U can … keep it real.

Try to be honest with yourself if you’re in a tricky situation online. Sometimes it can help to work through difficult feelings either by writing it down or talking to someone. This can help you figure out what will work best for you.

U can … go online to gain knowledge and technical skills.

Learn how to take control by blocking and reporting things that upset you. To find out how to do this on social media platforms, go here.

U can … take control of your online identity.

Be aware of your own thoughts and opinions on topics so that you are better prepared to take part in online discussions, current affairs, and social conversations with confidence. Don’t be afraid to respond to negative comments with a positive attitude.

U can … be confident in your own beliefs and opinions.

Be aware of your own values and act in line with how YOU feel about things, not how someone else might tell you to feel or act. Live up to your values online.

U can … take back what’s yours.

Just because something online has upset you, it doesn’t mean that it has to stay that way. When you’re feeling helpless, there are things you can do to get some power back. #rewriteyourstory

U can … seek the support of a parent, carer or professional (like Kids Helpline).

Talking to someone about your concerns doesn’t make you weak or helpless. Reaching out to others in a stressful situation can help you feel more in control. They can listen to your perspective and help you think of solutions to problems.

U can … be honest with your parents or carer about what you do online.

Honesty helps to build trust and better relationships. Stronger relationships can lead to better respect for each other’s choices and opinions, and gives your family greater confidence in your ability to respond to risks yourself.

U can … be confident in saying no.

Just because your friends are talking about something on the internet or sharing a particular link, it doesn’t mean you have to do the same if it doesn’t feel right to you. Remember that you are always in control of what you say and do online. ‘No’ is an acceptable answer. A true friend will get that.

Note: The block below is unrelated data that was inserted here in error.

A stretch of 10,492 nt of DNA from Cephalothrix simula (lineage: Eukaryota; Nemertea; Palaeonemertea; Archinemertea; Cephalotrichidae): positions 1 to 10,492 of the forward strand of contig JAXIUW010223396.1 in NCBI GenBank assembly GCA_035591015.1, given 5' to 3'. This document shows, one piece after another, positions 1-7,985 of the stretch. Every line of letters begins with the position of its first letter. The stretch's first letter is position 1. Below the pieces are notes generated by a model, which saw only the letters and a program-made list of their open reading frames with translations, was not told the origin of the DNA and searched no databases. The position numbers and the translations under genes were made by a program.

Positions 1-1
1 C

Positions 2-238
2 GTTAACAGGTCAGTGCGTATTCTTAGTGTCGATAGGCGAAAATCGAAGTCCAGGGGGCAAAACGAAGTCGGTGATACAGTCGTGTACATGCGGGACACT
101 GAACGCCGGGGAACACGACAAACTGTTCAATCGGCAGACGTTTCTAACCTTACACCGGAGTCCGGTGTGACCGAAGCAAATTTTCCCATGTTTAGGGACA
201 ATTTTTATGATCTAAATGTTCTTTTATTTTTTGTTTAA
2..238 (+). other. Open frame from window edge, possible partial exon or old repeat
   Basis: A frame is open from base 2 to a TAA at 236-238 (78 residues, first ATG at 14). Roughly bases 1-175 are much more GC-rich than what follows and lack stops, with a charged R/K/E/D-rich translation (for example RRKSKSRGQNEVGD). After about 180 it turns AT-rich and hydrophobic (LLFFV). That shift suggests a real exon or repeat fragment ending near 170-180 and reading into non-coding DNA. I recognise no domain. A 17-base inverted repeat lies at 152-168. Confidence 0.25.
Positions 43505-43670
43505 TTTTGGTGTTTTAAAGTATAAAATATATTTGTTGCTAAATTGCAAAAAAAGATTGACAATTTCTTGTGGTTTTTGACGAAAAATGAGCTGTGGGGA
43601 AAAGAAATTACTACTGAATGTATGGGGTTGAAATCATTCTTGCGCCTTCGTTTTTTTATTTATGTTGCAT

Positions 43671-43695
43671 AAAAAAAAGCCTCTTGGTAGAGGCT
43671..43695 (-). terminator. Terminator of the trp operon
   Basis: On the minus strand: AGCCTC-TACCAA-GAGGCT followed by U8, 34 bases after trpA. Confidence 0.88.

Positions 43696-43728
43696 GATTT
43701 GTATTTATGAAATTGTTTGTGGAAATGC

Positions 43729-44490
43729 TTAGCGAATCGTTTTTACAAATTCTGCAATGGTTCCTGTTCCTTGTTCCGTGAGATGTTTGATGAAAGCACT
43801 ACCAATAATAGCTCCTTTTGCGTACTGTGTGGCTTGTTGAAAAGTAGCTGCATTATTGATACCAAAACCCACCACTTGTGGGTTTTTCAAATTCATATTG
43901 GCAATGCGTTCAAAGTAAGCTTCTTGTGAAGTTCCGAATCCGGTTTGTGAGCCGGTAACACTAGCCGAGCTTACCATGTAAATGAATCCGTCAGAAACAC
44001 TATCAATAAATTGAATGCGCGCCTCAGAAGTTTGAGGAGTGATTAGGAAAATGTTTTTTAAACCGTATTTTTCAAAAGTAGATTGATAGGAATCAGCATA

U can … take a break.

Know your limits when it comes to the online world. Online issues and worries don’t always reflect reality, and sometimes stepping away from a situation can help calm you down so that you can think more clearly about the problem.

Some expert advice

  • Take it easy on yourself! Sometimes when something bad happens, the stress might make you more sensitive to normal day-to-day events and make things seem more extreme than usual.
  • During stressful times keep some routine and a ‘quiet’ space or activities where you can feel calm and relaxed.
  • Take care of yourself. This means making sure you eat well and get enough sleep! It’s easier to face problems when you feel your best.
  • Take things one step at a time. Don’t try have all the answers at once.
  • Do some things that help you feel good about yourself.
  • Seek support if needed. Kids Helpline (for ages 5 to 25 years) is available 24 hours a day, 7 days a week.
  • Know that it’s OK to make mistakes and not be perfect.

Resources for teachers

This page is part of the Young and eSafe classroom resource.

For lesson plans and other information go to Young and eSafe: about this resource

Last updated: 19/12/2023